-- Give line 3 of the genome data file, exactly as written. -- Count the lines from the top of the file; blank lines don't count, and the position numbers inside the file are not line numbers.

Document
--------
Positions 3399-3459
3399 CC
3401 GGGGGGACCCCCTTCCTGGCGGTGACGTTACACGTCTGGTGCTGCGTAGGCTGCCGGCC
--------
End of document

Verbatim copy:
3401 GGGGGGACCCCCTTCCTGGCGGTGACGTTACACGTCTGGTGCTGCGTAGGCTGCCGGCC